In a show of solidarity, a top official of India’s Ministry of Information and Broadcasting on Tuesday said that it was willing to be a ‘bridge’ between the broadcast industry and regulator TRAI, while admitting the sector had “definitely suffered” in the last 18 months due to various reasons.
“…the regulator has come out with a second level (of tariff regulations) which is popularly called NTO 2.0 and there also the broadcasters have some apprehensions…We are also in touch with broadcasters and carrying their concerns to the regulator,” MIB Secretary Apurva Chandra said today while speaking at APOS India conference, organized by Singapore-based Media Partners Asia (MPA).
Barely two months old in the MIB, Chandra has been refreshingly candid in his views on issues plaguing India’s media and entertainment industry.
In a keynote In-Conversation session at APOS India, Chandra touched upon a number of contentious issues. APOS India Summit is part of the Asia Pacific video operators summit franchise.
Asked whether MIB would push for a broadcast industry representative to be part of the telecom-heavy officials at TRAI, Chandra said, “In fact, we have a request that a part time member should be nominated from the broadcast sector to TRAI. We are open to it.”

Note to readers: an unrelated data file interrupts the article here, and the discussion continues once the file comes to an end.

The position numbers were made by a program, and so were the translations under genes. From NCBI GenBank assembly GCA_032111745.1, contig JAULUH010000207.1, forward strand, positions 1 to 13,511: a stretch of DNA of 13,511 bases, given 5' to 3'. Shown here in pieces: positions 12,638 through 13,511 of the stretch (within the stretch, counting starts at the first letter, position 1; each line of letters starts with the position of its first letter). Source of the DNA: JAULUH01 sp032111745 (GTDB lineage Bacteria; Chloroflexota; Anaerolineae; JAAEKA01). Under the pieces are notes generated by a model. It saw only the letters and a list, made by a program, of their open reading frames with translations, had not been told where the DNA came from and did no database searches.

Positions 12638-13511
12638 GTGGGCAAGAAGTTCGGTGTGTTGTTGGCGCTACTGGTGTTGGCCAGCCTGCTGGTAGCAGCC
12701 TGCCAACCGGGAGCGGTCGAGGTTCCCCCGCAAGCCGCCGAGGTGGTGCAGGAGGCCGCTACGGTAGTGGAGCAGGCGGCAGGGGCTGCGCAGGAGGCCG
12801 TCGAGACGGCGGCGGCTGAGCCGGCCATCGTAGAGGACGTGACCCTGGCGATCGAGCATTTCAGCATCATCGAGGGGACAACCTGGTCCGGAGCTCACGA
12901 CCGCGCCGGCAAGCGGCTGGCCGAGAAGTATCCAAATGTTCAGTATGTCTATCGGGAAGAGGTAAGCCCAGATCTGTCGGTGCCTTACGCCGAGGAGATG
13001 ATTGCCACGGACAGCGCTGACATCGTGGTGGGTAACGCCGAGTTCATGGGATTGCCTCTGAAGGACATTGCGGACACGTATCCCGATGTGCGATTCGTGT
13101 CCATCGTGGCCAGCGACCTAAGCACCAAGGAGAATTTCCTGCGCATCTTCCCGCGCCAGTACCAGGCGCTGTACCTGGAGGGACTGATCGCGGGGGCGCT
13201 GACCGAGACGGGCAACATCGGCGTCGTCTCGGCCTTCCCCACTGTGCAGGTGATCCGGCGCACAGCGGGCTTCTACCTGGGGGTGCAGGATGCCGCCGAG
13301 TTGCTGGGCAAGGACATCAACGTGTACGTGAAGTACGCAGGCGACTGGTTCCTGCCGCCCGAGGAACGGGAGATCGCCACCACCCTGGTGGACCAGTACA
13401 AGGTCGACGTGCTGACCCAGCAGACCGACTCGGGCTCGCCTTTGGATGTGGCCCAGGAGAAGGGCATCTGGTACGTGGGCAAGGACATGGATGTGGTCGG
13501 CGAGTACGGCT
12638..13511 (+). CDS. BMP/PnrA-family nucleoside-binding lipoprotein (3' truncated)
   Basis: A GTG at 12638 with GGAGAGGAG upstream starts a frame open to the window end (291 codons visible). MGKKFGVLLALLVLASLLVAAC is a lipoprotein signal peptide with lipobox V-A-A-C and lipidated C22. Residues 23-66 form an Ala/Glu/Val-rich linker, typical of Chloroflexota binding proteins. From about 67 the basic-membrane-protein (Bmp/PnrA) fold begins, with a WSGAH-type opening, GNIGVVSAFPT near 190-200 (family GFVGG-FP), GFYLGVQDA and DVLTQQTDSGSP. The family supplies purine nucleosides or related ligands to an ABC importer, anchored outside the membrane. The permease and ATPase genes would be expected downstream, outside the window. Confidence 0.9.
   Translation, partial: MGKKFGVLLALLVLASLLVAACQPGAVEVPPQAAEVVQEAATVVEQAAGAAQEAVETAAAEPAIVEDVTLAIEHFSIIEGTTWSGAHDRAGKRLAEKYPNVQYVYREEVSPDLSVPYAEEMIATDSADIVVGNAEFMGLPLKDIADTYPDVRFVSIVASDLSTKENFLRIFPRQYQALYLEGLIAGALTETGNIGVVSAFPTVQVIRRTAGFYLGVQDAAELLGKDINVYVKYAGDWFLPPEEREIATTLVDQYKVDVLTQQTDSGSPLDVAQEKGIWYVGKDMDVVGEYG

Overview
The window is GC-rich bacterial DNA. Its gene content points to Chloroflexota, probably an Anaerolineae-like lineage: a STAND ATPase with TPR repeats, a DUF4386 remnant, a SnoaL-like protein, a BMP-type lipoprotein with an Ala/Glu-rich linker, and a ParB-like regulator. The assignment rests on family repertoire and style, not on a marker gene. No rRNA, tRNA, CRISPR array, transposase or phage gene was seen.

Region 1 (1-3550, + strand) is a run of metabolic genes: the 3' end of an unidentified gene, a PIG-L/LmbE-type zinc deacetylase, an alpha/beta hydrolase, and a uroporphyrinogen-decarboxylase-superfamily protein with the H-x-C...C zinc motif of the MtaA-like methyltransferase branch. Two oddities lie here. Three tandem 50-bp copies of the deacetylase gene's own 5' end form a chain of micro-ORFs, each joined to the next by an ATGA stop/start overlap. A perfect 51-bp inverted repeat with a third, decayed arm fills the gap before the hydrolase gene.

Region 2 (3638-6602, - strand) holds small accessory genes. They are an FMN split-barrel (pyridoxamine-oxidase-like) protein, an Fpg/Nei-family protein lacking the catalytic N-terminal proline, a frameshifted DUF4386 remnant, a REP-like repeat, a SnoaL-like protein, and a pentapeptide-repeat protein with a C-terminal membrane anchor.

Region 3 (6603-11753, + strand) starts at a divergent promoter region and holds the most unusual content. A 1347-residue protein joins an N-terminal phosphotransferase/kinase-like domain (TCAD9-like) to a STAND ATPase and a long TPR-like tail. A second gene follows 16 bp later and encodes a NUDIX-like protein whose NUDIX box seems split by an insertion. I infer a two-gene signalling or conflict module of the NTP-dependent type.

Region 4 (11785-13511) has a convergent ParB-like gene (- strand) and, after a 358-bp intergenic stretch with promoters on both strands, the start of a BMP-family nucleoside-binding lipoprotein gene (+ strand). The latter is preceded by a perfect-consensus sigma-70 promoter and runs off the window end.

Pointing out that as of now TRAI was the regulator, Chandra said MIB was open to suggestions from the broadcast industry on the nomination of a person to TRAI.
Chandra while batting for self regulations in TV and OTT sectors, said the government’s approach was to have light-touch regulations contrary to demands for censorship and even pre-censorship on the lines of films and the film certification board CBFC.
In support of his claims, the secretary said after the new digital norms were put in place earlier this year, no complaint relating to content on OTT platforms has reached the government oversight body as most of them —- “90 to 95 percent” — got resolved at the self-regulatory levels itself.
Dwelling on the proposed review of uplink/downlink guidelines, for which public consultations were held earlier, Chandra said the new guidelines could be announced in the next three-four months time.
The basic idea behind such reviews was to simplify existing regulations and put in place simpler guidelines in future, Chandra said, adding the Broadcast Seva Portal (a one-stop shop for all government clearances) was a step in that direction.
Chandra also touched upon the AVCG and the proposed changes in the Cinematograph Act. The latter, he said, would give a major boost to anti-piracy initiatives.